Apple Releases Meltdown and Spectre Info and Updates
The tech world has been abuzz with discussion of Meltdown and Spectre, massive “speculative execution” security vulnerabilities recently discovered in the CPUs used by nearly all modern computing devices, including the Intel CPUs used in Macs and the ARM-based CPUs in iOS devices. Ars Technica has a good explanation of the problem and overview of the response from different companies.
Late last week, Apple posted a support note explaining the situation from the company’s perspective. In short, Apple released mitigations for Meltdown in iOS 11.2, macOS 10.13.2, and tvOS 11.2, and claims that its changes resulted in no measurable reduction in performance. (Initial speculation suggested that blocking these vulnerabilities could cause a 5 to 30 percent performance hit.)
In that statement, Apple said that an upcoming release of Safari would mitigate the Spectre exploits with only a minimal performance impact. The company wasted no time, pushing out iOS 11.2.2, macOS High Sierra 10.13.2 Supplemental Update, and Safari 11.0.2 (for OS X 10.11.6 El Capitan and 10.12.6 Sierra). All three updates “include security improvements to Safari and WebKit to mitigate the effects of Spectre (CVE-2017-5753 and CVE-2017-5715).”
On the Mac, it’s equally as important to make sure you’re running the latest version of Google Chrome (which updates itself; just quit and relaunch) and Firefox, along with any other Web browsers you use. Both Google and Mozilla have released interim updates and have more significant releases scheduled for the fourth week in January.
Apple says that the Apple Watch is unaffected by both Meltdown and Spectre.
All these updates are good, but note the word “mitigate” in Apple’s security notes, rather than the company’s usual “addressed” terminology. Spectre, in particular, is a subtle vulnerability, and we’ll likely be seeing additional protections worked into software over time.
In other words, staying up to date with the latest security updates from Apple is becoming ever more essential.
I hope they will have updates for those who haven't fallen off the cliff to High Sierra! There are lots of us out here who also need help!
And, more important, iOS 11, which would kill many still-useful apps, and optimal versions of apps which have gotten worse.
I agree with Mr. Eddy. This security vulnerability is potentially serious enough that patches should be out promptly for those of us who have not yet chosen to endure macOS 10.13.x. And, perhaps a significant discount might be offered to those of us who would be willing to trade in our old-chip-containing devices for new ones containing secure chips once they become available. I assume they *WILL* become available someday . . .
I think this illustrates nicely why security updates should be issued separately form other (feature) updates and for OSes/software versions that date back at least 5 years, if not longer.
In today's world, not offering security updates to a legacy OS or software version essentially equates to planned obsolescence of the hardware it's running on.
And Apple's "planned obsolescence" scheme for iPhones just backfired on them big time. Apple really DOESN'T give a darn about their customers except as "cash cows"!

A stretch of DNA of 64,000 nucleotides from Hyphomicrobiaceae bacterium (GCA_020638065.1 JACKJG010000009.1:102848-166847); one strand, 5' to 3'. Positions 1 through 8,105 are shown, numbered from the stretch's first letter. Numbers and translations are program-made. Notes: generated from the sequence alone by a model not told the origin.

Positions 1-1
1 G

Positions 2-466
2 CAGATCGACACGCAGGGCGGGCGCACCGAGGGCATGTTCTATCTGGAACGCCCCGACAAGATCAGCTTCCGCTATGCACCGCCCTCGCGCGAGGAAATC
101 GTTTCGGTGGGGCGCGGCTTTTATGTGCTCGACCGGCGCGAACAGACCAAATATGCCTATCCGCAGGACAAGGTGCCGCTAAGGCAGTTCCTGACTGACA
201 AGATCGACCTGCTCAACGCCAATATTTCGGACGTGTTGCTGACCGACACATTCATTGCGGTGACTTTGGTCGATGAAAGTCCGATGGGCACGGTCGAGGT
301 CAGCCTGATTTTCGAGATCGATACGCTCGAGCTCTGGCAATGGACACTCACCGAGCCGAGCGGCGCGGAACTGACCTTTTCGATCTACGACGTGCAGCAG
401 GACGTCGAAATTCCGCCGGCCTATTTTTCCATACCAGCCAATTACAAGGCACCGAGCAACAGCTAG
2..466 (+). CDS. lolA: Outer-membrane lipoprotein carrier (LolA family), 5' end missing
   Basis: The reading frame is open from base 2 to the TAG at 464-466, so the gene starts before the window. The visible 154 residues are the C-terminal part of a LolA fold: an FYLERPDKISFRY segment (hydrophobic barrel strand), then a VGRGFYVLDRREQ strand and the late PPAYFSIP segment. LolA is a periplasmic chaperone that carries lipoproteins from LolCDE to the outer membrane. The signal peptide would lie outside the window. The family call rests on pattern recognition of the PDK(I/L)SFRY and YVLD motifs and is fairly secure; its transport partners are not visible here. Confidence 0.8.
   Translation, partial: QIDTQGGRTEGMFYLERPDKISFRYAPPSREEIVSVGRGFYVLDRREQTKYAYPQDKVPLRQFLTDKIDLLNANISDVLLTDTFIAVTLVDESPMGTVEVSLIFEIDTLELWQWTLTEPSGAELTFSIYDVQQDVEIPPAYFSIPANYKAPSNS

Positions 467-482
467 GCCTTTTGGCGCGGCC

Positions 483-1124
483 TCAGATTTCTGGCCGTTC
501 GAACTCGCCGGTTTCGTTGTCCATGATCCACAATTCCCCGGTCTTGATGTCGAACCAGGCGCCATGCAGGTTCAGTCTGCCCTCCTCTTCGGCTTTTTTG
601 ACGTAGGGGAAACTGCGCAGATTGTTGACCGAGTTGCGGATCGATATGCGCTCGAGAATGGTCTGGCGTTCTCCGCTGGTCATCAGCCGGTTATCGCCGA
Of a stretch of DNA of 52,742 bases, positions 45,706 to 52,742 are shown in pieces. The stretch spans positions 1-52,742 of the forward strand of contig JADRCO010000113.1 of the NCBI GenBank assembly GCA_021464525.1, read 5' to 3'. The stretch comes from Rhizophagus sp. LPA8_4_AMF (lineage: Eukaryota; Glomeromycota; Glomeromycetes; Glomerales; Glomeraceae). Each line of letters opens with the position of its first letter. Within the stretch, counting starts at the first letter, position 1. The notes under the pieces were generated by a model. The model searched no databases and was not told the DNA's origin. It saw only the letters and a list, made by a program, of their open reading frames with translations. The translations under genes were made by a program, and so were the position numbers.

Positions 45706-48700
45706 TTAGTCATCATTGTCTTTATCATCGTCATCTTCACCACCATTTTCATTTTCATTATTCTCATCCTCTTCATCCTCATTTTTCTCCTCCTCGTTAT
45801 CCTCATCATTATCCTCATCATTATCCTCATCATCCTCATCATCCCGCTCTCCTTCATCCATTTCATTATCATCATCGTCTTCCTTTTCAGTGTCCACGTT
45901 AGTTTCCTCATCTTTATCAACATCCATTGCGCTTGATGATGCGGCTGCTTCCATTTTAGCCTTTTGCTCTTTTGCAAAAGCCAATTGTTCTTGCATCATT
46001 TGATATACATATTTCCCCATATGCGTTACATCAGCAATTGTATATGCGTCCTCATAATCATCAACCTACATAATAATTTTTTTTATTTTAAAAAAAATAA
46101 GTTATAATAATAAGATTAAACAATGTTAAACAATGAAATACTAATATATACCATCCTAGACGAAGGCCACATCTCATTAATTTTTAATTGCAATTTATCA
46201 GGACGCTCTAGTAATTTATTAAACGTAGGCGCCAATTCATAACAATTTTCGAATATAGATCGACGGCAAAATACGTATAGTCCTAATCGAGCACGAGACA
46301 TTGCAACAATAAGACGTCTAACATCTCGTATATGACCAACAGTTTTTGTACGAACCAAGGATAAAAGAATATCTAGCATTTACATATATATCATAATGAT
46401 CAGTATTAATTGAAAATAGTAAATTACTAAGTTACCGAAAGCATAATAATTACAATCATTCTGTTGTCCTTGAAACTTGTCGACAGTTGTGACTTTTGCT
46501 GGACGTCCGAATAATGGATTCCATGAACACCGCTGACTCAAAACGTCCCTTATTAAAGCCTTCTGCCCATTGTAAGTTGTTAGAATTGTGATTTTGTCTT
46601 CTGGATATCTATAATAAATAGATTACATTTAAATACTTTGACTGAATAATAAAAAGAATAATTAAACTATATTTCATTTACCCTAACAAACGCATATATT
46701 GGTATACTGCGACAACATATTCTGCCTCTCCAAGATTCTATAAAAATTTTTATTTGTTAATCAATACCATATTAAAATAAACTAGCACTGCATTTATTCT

My 6S is not part of the low cost battery replacement scheme although its battery IS vulnerable. Anyone found a work around; I've spent hours "chatting" to a numb-nuts Apple "Advisor" with no resolution!
The iPhone 6s certainly should be covered; if you're going to send it in, just follow the instructions in the article on that topic:
Adam, I am confused about something: I just received a notice (via notifications, and then looking at the App store) from Apple about updating to Safari version 11.0.2 (I am running 10.12.6 - Sierra), but I already (supposedly) had Safari 11.0.2 installed in early December-2017. What is going on?
Apple's being a little funny about the Mac version numbers — they didn't release 10.13.3 either, but made it a supplemental update. I'm not sure why this is, but regardless, just let the App Store app install the new version.
Thanks so much Adam !!
Side note: The original Safari 11.0.2 had a different number in the parentheses (when invoking "About Safari"), now (after update) indicating version (12604.4.7.1.6). Both versions still indicate Safari 11.0.2.
I just received a notification and went to the App Store—and downloaded Safari 11.0.2, with the 12604.4.7.1.6 sub-version number.
On a related note, on the Apple updates page, the macOS High Sierra 10.13.2 Supplemental Update is not listed, despite what page you link to suggests. I updated to macOS 10.13.2 just a few days ago on my test platform. I'll have to check back to see if a supplemental update is available in the App Store. I think by now, though, that that information may be out of date. In any case it's clear that Apple is as confused as we are about these problems.
I called Apple support a few days ago to see if they were working on patches for Sierra and El Capitan, since these OSs are still supposedly under the Apple security umbrella. The first person I talked to hadn't even heard of the problem, neither had her immediate superior. She contacted engineering and they had, fortunately, heard of it. She e-mailed me a link to an Apple article, https://support.apple.com/kb/HT208394, which basically said that Apple was working on a solution. Information on this subject is clearly a fast moving target, given the latest Safari update, which they promised was in the works. Of course that only solves part of the problem for Sierra and El Capitan, but it is progress of a sort.
Those of us with older iPhones and iPods (my iPod 2 for example) are also left out in the cold since IOS 9 is the latest version our devices will run.